On storm-tossed seas, clinging to the gunwale aboard her barquentine … this is where we find Sister Hortense. She reminds us, does she not, of the Tall Nun in The Wreck of the Deutschland by Gerard Manley Hopkins, but even taller?
Back at the convent, perched dangerously on the edge of the Dizzyingly High Cliffs of Ümblasco, she was the subject of much impromptu doggerel.
That Sister Hortense
She makes no sense
Said “Get thee hence!”
So sang the novitiates as they queued in the canteen for their jugged hare and creeping jenny. Sister Hortense turned a deaf ear, but she could not ignore the blandishments of the grubby old Catholic sea dog who lay sprawled in a heap outside the convent gate on that fateful day in April.
He had come for alms: he left with Sister Hortense. He took her away with him to sea, and she followed willingly, and when he fell overboard after an accident with a topgallant shroud as the ship approached the Arctic Circle, she did not for a moment think of returning to the convent.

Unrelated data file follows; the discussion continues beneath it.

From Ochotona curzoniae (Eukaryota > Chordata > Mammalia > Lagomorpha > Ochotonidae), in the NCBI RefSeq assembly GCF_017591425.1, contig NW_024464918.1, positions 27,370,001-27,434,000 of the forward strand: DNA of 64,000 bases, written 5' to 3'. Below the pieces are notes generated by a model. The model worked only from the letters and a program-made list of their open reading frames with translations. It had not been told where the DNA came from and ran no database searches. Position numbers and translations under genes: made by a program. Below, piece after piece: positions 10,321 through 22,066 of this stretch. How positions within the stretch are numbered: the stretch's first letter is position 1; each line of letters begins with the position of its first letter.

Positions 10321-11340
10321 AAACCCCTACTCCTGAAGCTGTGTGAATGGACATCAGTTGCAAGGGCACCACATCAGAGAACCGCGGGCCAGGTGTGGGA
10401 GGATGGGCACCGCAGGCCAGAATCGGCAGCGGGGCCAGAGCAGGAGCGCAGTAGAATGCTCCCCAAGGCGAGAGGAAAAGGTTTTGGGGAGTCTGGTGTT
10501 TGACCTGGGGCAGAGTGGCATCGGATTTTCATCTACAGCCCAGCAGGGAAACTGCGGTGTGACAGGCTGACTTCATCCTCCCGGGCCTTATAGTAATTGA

She prayed; she said her novenas; she drank rainwater; and two weeks later she hove into port, who knows what port it was, gave the barquentine a lick of paint, stocked up on provisions, renamed the boat the SS Our Lady of Lachrymose Convulsions, and sailed away.
Auks and skuas shrieked, and a guillemot swooped low over the poop deck. God was in His heaven; the novitiates had no even taller nun to badger; the barquentine was bright; and Sister Hortense grew grey and old and mad and sailed away on the high and storm-tossed seas …
Frank Key’s new paperback, Porpoises Rescue Dick Van Dyke, from which this tale is not taken, is available from Lulu.